Noninterventionism, Committees, and Productive Procrastination

Rather than polish off my first dissertation draft (as a disciplined person might) I have spent the last couple of days running down some data rabbit holes. Because some days you just don’t have your fastball (writing) and you’ve got to lean on your change-up (computation)…or at least that’s what I’ve been telling myself.

I’ve been digging into the “Database of [United States] Congressional Historical Statistics, 1789-1989 (ICPSR 3371).” Among its datasets is a roster of House and Senate committee membership. Using this data, I am curious if I can glean any insights into the Republican party’s transformation into interventionism in the wake of the Second World War. There are a number of committees related to America’s role in the world. I compiled a list of these committees (see below), extracted the membership data, and compared it to the ideological data from VoteView’s dataset.

In the upside-down world of the Old Right, conservatism was highly correlated with noninterventionism. During the interwar period, WWII, and the nascent Cold War, the more conservative a Republican, the more likely they were to be a noninterventionist. Conversely, America’s push into World War II, the early Cold War, and the national security state was a largely Democratic, liberal Republican, and internationalist political project.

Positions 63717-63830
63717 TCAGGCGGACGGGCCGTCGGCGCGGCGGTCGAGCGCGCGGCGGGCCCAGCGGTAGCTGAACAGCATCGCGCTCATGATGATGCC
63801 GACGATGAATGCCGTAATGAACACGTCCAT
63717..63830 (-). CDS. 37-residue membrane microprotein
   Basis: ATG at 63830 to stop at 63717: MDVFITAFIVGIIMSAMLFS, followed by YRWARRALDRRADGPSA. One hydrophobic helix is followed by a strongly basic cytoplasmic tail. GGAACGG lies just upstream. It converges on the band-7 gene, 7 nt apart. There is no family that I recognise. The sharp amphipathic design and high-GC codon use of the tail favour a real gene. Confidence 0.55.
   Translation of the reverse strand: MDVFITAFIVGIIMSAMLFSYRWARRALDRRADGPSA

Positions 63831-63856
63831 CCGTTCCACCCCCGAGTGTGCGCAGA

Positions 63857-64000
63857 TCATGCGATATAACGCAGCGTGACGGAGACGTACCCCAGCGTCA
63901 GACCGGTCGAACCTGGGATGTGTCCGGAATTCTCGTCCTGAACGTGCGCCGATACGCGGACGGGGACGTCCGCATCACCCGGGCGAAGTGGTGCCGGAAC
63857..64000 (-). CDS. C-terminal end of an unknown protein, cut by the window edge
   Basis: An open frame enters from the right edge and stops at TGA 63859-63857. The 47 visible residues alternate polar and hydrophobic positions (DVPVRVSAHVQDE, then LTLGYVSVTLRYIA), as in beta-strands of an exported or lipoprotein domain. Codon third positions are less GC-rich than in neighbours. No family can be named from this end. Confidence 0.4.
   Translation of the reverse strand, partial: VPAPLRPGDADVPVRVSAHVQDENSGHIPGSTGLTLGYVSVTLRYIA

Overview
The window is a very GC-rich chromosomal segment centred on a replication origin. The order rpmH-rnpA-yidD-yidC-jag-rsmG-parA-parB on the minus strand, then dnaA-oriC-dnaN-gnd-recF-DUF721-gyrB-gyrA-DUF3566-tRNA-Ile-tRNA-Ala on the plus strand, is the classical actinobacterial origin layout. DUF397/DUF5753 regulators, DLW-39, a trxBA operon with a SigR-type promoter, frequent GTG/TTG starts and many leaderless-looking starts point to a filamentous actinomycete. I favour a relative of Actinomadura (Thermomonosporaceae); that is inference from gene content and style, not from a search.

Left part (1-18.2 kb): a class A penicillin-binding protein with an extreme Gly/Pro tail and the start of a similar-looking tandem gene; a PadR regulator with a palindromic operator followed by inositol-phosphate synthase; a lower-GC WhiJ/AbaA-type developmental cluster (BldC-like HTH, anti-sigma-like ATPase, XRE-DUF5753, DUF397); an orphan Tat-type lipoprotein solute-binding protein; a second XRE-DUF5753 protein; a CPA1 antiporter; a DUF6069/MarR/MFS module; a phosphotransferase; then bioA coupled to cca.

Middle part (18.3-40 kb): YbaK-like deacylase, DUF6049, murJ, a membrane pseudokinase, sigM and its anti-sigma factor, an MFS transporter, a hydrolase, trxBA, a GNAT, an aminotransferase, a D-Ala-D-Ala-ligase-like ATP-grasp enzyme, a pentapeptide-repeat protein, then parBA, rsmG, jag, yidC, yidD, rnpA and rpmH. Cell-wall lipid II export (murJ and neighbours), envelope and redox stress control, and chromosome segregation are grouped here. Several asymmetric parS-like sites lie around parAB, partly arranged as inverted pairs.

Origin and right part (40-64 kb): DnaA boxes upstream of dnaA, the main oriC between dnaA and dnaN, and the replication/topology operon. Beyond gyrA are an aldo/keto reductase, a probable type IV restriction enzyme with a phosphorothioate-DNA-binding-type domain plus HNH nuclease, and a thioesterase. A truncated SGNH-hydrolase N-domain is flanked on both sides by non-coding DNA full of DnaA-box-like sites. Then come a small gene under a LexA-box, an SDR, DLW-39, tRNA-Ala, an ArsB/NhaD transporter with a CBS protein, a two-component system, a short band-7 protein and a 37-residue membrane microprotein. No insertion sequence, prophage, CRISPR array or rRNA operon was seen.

The Republican party began the 20th century as a significantly right-of-center party, gradually tacked to the center-left, and moved back to the center-right on the eve of the Reagan Era. During this time Republican attitudes towards America’s role in the world changed dramatically, especially for the Republican right. During the formative years of the Cold War, the Republican Senate representation in key foreign policy committees was significantly more liberal than the party at large, during a time in which conservativism was highly-correlated with noninterventionism.

However, the GOP tacked to the center throughout much of the early 20th Century. The party only began to tack back to the right on the eve of the Reagan Revolution. Yet this return to the right was fueled by the New Right, which held fundamentally different views of America in the world.